Paper road maps are becoming obsolete, claims a NPR report. Well, not completely obsolete, but less and less used by daily drivers as GPS and SatNav have taken over. A spokesperson for the American Association of State Highway and Transportation Officials believes map printing may be one place state transportation departments cut to ease budgetary issues. Apparently Washington state got rid of printing them complete in 2009! I understand the view completely as technological has taken over. That being said, even this techno-gadget junkie will miss the days the paper map. There’s something to be said for a product you can toss in the back, or stick in your back pocket, or fold over the wrong way, or write all over willy-nilly because you don’t care what happens to it. Oh paper road map your dad yelled at you for ‘folding it wrong’, how you will be missed!
There’s a good 124 (ish) reasons I love this site – Building with Chrome and Lego. The most important are because it’s Lego and a Map. The basic premise is you can grab a plot of land and ‘build’ your lego construct virtually on that plot of land. It can be a house or an abstract sculpture or pretty much anything you can envision in Lego (except those weird Lego Bonicle things my nephew lovs so much). It is also great to see Google really pushing the envelope of what’s possible with Chrome and HTML 5. More ‘food for thought’ is a great thing for near future HTML 5 work that anyone involved in web stuff is going to have to embrace. My only real problem with the site is that even though it is tied to space, it is a space most people won’t know. The constructs are unlikely to represent Australian in any meaningful way. But hey, you can’t have everything!
Now if Lego would just move the experiment a tad South East and render all their Lord of The Rings Lego, we could recreate the movies in Lego on the map. Maybe that’s just too much awesome for one app
Cars and geography go hand in hand if you ask me. After all, transportation is one of our fundamental layers in GIS, right? So Jalopnik’s post detailing the most popular street names in the US really struck my interest. I guess its no surprise that numbers are the most popular names, nor that trees are second. Personally, I wonder the popularity of tree names in areas compared to the trees they grow. Do more cities in, say, the pacific NW like ‘Pine Street’ than the middle states? I’d also bet there’s a lot of spatial clustering of names so that the numbers and trees tend to group together. Its pretty interesting that most polls show Abraham Lincoln as the most popular US President, yet George Washington gets all the street names.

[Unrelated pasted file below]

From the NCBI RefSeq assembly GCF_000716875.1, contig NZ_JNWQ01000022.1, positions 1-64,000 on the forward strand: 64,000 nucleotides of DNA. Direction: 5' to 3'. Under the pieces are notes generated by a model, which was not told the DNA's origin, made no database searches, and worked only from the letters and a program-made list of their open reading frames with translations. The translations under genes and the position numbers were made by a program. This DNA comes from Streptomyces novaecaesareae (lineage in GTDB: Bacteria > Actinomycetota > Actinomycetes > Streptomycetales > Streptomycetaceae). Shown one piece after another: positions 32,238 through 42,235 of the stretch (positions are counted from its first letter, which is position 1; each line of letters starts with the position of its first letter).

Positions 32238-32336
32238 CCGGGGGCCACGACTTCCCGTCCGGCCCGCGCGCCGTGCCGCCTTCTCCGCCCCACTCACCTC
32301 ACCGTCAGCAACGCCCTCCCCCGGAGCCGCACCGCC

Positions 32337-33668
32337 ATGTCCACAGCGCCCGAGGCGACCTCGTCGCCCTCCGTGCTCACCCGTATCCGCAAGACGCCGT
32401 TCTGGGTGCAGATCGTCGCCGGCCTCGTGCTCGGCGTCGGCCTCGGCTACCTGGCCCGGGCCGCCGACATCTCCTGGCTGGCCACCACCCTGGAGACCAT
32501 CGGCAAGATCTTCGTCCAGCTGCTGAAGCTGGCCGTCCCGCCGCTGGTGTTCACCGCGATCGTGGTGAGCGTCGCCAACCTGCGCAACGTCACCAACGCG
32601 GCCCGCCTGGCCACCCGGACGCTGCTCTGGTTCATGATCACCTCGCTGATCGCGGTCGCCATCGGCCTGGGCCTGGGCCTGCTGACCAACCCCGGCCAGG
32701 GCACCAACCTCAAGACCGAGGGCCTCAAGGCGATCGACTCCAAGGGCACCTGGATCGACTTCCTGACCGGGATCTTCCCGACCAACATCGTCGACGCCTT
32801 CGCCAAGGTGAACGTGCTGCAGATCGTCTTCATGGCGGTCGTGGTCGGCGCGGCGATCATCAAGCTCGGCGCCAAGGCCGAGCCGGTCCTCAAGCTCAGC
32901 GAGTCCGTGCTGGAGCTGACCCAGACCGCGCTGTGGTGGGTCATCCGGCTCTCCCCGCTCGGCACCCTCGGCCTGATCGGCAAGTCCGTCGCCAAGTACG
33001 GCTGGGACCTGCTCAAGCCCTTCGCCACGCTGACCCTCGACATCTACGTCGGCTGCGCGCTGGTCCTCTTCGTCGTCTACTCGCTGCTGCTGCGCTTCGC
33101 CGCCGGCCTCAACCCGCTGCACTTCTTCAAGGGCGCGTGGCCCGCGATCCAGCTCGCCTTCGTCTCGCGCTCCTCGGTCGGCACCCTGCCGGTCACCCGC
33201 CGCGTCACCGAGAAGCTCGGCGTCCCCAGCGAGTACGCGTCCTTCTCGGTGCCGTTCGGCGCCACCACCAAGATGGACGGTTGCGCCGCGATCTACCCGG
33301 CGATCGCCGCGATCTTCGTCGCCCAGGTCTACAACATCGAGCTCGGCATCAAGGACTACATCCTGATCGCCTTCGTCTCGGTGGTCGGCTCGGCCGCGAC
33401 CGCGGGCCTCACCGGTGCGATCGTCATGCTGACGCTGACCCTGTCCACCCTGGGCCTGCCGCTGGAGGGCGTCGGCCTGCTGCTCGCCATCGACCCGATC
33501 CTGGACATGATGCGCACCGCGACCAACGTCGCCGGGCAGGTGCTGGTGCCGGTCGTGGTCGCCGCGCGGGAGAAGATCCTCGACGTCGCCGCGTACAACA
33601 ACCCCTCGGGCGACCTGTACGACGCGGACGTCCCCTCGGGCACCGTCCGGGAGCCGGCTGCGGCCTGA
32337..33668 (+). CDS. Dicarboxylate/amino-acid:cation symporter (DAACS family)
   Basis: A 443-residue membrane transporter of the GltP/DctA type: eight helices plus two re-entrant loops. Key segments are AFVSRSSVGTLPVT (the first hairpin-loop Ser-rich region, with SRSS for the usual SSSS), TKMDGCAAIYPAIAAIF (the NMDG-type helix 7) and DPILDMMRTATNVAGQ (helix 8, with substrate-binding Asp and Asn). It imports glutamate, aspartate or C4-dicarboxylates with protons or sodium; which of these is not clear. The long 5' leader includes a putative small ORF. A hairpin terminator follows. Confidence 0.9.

Ok, so not by a lot..but it is interesting that Stephen Colbert covered the sea level rise issue we brought up in the latest podcast. Obviously Colbert took a much more humorous take on the issue than our modest reporting, but the issues remain. Video below:
Ars Technica is reporting an interesting article for science, I think. Researchers at George Mason University have looked at climate reporting in the New York Times, The Washington Post, The Wall Street Journal, and USA Today between 1998 and 2010 to see how often climate change models are referenced. The answer? A depressingly few number of times – 100 out of 4,000. Why does it matter? Well, how can anyone really understand the conclusions without at least understanding some of the methodology that went into the conclusion? Without understanding the utility of models in general and climate change models in particular, it is all too easy to cast aside climate change as junky science.